Vitamins are a group of organic substances that function in a variety of dimensions in human body. These constituents although required in minute amounts and are very important for the proper growth, development and maintenance of the human body. They are especially required at the early age of life by the children. They partake in various metabolic processes involving series of chemical and biochemical reactions. One of their distinguishing features is that they generally cannot be prepared by the mammalian cells, so must be supplied through the diet [37]. They are generally classified into two groups on the basis of their solubility in water and fat i.e. water soluble vitamins and fat soluble vitamins. Water soluble vitamins include the B-complex vitamins (thiamin, riboflavin, nicotinic acid, pyridoxine, choline, biotin, folic acid, cyanocobalamin, inositol, vitamin-B6 and vitamin-B12) and vitamin C. Fat soluble vitamins of meat including vitamin A, vitamin D and vitamin K also participate in the nutritional importance of meat [38].

Meat is a good source of five of the B-complex vitamins including thiamin, riboflavin, nicotinic acid, vitamin B6 and vitamin B12. It also contains pantothenic acid and biotin, but a poor source of folacin [39]. Vitamin content of various raw meats is illustrated in Table 6.

2.6.1. Water soluble vitamins Thiamin

It works along with other B-complex vitamins to carry out numerous chemical reactions required for the growth and maintenance of the human body. They are involved in the metabolic processes necessary for energy production to perform various body functions. Deficiency of thiamine could cause loss of appetite, fatigue, constipation, irritability and depression. Meat in general is a good source of thiamine with especial reference to fish which provides larger quantities of it as compared to other meat sources except pork. Riboflavin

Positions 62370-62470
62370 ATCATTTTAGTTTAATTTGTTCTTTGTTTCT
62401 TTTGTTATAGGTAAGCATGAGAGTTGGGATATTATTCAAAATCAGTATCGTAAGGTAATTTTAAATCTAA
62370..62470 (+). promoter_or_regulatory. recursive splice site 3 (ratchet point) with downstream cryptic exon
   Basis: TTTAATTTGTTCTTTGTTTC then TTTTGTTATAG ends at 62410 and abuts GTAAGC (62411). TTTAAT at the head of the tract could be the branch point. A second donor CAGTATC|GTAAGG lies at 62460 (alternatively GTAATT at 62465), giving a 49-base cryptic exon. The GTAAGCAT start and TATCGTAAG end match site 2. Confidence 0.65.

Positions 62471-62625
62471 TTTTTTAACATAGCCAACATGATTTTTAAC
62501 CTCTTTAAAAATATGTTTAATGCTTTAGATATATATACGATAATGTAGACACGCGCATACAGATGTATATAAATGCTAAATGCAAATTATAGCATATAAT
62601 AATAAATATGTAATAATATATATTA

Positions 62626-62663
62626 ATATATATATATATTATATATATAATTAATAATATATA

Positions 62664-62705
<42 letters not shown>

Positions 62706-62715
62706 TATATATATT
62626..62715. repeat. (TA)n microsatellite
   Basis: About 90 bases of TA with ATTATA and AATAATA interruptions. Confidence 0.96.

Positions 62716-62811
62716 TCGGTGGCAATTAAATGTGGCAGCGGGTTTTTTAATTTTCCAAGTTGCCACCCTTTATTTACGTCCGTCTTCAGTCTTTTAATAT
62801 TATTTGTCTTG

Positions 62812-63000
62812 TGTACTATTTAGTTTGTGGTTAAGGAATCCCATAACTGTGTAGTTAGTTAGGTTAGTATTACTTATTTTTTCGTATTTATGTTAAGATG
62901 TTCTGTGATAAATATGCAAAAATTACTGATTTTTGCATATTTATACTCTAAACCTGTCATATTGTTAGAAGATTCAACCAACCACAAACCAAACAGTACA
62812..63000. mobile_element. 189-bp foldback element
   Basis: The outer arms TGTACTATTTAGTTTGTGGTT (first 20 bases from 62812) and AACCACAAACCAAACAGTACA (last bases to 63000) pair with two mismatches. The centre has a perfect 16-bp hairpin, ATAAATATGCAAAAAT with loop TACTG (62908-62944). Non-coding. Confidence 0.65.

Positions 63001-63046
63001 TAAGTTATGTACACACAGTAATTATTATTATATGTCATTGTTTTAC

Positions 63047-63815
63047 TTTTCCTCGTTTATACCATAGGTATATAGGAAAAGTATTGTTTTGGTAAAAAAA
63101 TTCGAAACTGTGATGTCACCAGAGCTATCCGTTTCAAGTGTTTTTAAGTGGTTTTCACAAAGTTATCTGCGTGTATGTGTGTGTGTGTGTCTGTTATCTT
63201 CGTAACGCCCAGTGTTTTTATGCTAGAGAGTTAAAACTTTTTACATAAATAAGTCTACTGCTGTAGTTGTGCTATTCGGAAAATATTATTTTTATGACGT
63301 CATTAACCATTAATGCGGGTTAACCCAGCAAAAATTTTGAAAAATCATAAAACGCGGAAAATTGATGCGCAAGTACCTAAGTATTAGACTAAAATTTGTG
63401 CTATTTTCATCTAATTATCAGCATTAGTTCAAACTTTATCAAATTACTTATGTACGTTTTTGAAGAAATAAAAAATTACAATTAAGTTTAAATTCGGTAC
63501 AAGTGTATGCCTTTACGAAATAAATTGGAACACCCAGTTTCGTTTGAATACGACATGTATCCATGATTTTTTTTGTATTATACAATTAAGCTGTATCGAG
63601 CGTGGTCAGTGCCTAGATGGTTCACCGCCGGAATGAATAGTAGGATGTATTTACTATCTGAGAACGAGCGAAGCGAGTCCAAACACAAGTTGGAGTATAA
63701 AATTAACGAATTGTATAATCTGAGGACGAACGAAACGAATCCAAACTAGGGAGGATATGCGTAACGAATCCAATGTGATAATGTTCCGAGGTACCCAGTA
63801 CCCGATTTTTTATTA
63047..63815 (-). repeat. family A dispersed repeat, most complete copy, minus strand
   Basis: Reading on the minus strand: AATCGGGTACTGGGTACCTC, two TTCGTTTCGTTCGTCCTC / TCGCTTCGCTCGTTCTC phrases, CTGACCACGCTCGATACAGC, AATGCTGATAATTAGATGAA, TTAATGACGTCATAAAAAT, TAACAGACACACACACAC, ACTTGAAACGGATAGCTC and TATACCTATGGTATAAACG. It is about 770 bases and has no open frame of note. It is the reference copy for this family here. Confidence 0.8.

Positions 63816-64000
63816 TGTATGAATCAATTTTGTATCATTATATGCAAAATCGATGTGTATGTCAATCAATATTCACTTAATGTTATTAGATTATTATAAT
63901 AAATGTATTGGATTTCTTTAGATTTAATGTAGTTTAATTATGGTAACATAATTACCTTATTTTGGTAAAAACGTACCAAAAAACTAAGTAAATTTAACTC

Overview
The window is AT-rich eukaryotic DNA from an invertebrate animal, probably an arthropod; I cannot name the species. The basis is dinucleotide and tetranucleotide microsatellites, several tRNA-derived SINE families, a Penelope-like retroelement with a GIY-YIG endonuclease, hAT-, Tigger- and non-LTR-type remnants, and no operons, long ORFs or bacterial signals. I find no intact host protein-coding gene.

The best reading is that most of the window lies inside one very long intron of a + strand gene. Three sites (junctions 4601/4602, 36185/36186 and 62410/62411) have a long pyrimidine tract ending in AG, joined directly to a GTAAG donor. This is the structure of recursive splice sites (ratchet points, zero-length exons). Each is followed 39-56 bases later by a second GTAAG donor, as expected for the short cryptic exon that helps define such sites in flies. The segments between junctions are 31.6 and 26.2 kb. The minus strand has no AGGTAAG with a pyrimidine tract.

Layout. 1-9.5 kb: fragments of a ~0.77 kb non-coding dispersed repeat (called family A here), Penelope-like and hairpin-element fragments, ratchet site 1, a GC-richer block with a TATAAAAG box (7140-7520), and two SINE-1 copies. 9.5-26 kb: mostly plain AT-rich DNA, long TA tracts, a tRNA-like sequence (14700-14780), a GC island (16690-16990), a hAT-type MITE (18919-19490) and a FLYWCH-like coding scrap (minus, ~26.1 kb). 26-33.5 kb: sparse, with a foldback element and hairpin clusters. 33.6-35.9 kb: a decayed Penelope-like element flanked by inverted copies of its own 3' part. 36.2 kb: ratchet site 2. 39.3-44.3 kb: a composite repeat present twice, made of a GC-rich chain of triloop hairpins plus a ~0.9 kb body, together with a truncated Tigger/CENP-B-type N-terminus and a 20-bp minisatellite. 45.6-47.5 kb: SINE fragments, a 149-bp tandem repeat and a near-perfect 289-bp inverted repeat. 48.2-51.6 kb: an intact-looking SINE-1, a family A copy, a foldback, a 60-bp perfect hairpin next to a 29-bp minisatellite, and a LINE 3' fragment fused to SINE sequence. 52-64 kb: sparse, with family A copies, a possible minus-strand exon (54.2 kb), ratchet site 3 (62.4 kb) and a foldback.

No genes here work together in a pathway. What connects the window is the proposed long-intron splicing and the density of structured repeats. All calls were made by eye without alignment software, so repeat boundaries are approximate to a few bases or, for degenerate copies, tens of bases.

It is essential to release energy from the major food constituents like proteins, fats and carbohydrates. It helps in retaining good eye sight and healthy skin. It also aids in the absorption and utilization of iron. Moreover, it is required in the conversion process from tryptophan to niacin. Poultry meat, lamb and beef are considered among the good sources of riboflavin. Niacin

Together with other B-vitamins, niacin functions in a variety of intracellular enzyme systems, including those involved in energy production. Its sources are meat, fish and poultry etc. Its deficiency causes the disease called as “pellagra” which is characterized by the rough or raw skin. Other problems include memory loss, vomiting and diarrhea. Vitamin B6

Vitamin B6 plays a vital role in the functioning of approximately 100 enzymes that catalyze the essential chemical reactions in the human body. It helps in the synthesis of the neurotransmitters and important in the synthesis of heme iron i.e. a component of hemoglobin. Additionally, it also helps in the synthesis of niacin from tryptophan. Important meaty sources of vitamin-B6 are fish, poultry and meat. Vitamin B12